Gary tells me that he's never heard anyone pronounce ``IUPUI'' in any other way than as an initialism: ``eye you pea you eye.'' (Stress on the eyes, iirc.) Well yipee-eye-ay to that. He claims that after a bit of practice, it rolls easily off the lips, but I recommend a thin coat of vaseline.

Indiana Utility Regulatory Commission. It ought to be pronounced ``I irk.''

Indiana University Southeast. A/k/a ``IU Southeast.'' A regional campus, based in New Albany, of the IU system.

Inertial Upper Stage. NASA acronym. The capsule. It keeps moving by inertia; it has limited thrust, mostly for orientation (or for escape in the event of lower-stage failure).

Indiana University South Bend. Part of Indiana University.

Not to be confused with IUBS.

Institute of United States Studies. Part of the School of Advanced Study of the University of London from its founding in 1965 until 2004, when it was merged with ILAS to form the ISA (q.v.). US studies or American studies is a hot field in Europe. It got a Chronicle of Higher Education (CHE) article in 2001 or 2002. This academic field answers the crying need for authoritative academic rationalizations for European elites' visceral resentment of America.

Implementation Under Test.

Impuesto a la Venta. Spanish, `sales tax.' Cf. IVA.

Intelligent Vehicle. Face it: the last thirty years have demonstrated that the vehicle is easier to improve than the driver.

IntraVenous. IV injections are what druggies call ``mainlining.'' In 1987, uphill from and in view of the Roman Colosseum, I found myself walking up the steps of a shooting gallery; the discarded syringes were thick on the steps, and if you tripped there you had to worry what you landed on. Occasionally, tourism becomes travel.

About 20 years later, stacked against the wall behind the clerk at a pharmacy in the US, I noticed boxes labeled ``BD Micro-Fine IV Insulin Syinges.'' I understand that people who are insulin-dependent typically inject themselves. I hadn't imagined that they were mainlining the stuff. It turned out that they aren't. The ``IV'' in ``BD Micro-Fine IVTM Insulin Syinges'' is the Roman numeral for four. (Another Roman connection!) BD used to sell a Micro-Fine IIITM. Just for alarming me, Becton Dickinson and Company, based in New Jersey, won't get its own BD entry.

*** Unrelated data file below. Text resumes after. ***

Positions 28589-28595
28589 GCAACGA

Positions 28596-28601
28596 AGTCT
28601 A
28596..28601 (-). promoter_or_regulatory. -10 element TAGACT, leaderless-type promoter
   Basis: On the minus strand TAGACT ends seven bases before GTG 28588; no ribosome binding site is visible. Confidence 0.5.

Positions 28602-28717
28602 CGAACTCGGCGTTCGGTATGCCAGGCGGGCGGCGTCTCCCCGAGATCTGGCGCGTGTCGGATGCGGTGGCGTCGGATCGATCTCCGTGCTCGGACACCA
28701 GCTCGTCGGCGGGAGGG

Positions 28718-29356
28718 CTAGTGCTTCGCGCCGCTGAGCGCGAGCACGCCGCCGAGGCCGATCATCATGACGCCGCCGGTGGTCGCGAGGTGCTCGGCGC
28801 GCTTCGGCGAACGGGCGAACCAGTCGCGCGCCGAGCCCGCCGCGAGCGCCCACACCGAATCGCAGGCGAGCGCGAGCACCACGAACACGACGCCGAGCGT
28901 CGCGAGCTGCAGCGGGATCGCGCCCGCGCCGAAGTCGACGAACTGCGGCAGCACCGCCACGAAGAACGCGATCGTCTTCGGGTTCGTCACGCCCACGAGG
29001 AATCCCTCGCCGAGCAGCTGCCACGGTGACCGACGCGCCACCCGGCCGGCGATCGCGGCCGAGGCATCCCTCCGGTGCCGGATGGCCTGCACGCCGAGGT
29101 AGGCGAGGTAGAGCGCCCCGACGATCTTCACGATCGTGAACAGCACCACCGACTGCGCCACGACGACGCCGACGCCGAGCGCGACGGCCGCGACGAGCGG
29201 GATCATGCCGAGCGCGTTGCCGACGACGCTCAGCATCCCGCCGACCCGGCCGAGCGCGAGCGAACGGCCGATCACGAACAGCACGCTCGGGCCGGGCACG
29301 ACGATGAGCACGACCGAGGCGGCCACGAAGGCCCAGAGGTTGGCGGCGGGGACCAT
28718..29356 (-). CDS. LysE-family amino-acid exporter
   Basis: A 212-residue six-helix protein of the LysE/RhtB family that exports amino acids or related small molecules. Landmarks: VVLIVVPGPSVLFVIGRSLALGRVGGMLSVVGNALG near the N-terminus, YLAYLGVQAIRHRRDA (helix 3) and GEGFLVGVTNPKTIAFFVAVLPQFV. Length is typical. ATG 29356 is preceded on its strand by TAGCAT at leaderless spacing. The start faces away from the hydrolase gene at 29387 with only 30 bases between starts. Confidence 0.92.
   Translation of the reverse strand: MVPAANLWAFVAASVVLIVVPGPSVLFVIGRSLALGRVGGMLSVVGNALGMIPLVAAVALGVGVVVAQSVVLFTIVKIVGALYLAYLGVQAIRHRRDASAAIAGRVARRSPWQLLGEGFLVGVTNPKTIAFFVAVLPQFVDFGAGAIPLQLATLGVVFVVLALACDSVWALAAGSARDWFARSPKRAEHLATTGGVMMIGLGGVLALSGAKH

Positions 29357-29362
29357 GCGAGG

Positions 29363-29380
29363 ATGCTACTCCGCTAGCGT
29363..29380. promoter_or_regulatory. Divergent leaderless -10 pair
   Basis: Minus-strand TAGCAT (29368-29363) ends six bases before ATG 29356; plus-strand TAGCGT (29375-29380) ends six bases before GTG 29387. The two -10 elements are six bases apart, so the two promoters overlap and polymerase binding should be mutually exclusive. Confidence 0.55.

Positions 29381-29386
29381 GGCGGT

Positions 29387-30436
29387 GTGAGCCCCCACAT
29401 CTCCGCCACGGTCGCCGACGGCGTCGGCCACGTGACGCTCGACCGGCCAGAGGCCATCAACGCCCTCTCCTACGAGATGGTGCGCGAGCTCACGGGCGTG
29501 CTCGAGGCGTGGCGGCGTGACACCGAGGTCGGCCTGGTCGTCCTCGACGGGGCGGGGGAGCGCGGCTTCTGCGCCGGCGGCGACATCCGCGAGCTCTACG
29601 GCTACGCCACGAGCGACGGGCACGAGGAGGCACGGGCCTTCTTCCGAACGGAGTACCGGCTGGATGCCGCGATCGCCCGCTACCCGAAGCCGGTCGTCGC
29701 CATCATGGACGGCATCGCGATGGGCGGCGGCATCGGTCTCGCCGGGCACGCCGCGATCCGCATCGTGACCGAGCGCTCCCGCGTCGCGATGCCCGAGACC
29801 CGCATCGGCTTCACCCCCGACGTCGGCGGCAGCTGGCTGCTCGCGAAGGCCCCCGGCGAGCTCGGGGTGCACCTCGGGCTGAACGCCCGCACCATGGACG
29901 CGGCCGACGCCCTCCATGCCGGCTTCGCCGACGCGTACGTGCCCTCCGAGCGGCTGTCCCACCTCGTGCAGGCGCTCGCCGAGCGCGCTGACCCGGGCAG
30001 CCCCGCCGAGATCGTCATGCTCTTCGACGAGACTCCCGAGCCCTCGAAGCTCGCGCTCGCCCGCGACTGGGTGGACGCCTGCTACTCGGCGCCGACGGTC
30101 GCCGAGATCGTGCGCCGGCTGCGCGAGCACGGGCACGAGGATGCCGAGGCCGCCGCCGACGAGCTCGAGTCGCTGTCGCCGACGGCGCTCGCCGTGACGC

Insulin-dependent diabetics normally dose themselves subcutaneously (SQ). It's what druggies call ``skin-popping.'' Other entries of interest: IA, IM.

Impuesto al Valor Agregado. Spanish, `value-added tax' (VAT). Also Impuesto sobre el Valor Agregado.

Incidentally, I have seen ``taxo'' as a Spanish translation of the English word ``tax.'' It's just about the ugliest anglicismo I know.

InterValence-band Absorption. Light absorption by the excitation of a hole from one valence band into a lower one. In a bulk semiconductor with a typical (i.e., non-inverted) band structure, IVA can occur in one of two ways: conversion of a heavy hole into a light hole, or excitation of an ordinary hole into the split-off band. This can be a significant effect in p-doped semiconductors radiated with sub-bandgap light. In heterostructures, the lh/hh degeneracy at k = 0 is broken and zone folding produces a number of additional transitions. In generally p-type material, quantum wells for holes can (with appropriate bias voltages) produce 1DHG's -- regions where the Fermi energy lies below the top of the local VBE. All of these effects can be used to increase IVA dramatically.

IntraVehicular Activity. E.g.: spilling coffee on the driver's lap.

I value honesty.
A personals-ad expression. Take a good close look at that picture. Hey -- that's Diana Rigg, circa 1966! I guess it's an approximation. Look, I said ``value honesty,'' not ``am honest.'' It means I value your honesty. In this world in which we live, it can't be all take-take-take. Somebody's got to be the sucker, and I nominate you.

You may think that people lie about things that are hard to check, like their precise income, or their juvenile delinquency. That's true, but my cousin Victoria discovered something else about personals ads: people tell obvious lies. That is, they don't just tell lies that might not be discovered (according to the rules of dating, this is allowed). Rather, they tell lies that their mere presence betrays, and which the liars must realize will be discovered. She made this discovery using the experimental method. She ran personals ads that mentioned her height (6 feet, and not one barleycorn more). Guys would reply to this ad, or she would reply to guys' ads (it was all very complicated -- this was in the days of newspapers), and one way or another she would be led to understand that her prospective dates were taller than she was. Then she would meet them, and standing in low-heel shoes, she would be looking down at them. See also recent photograph.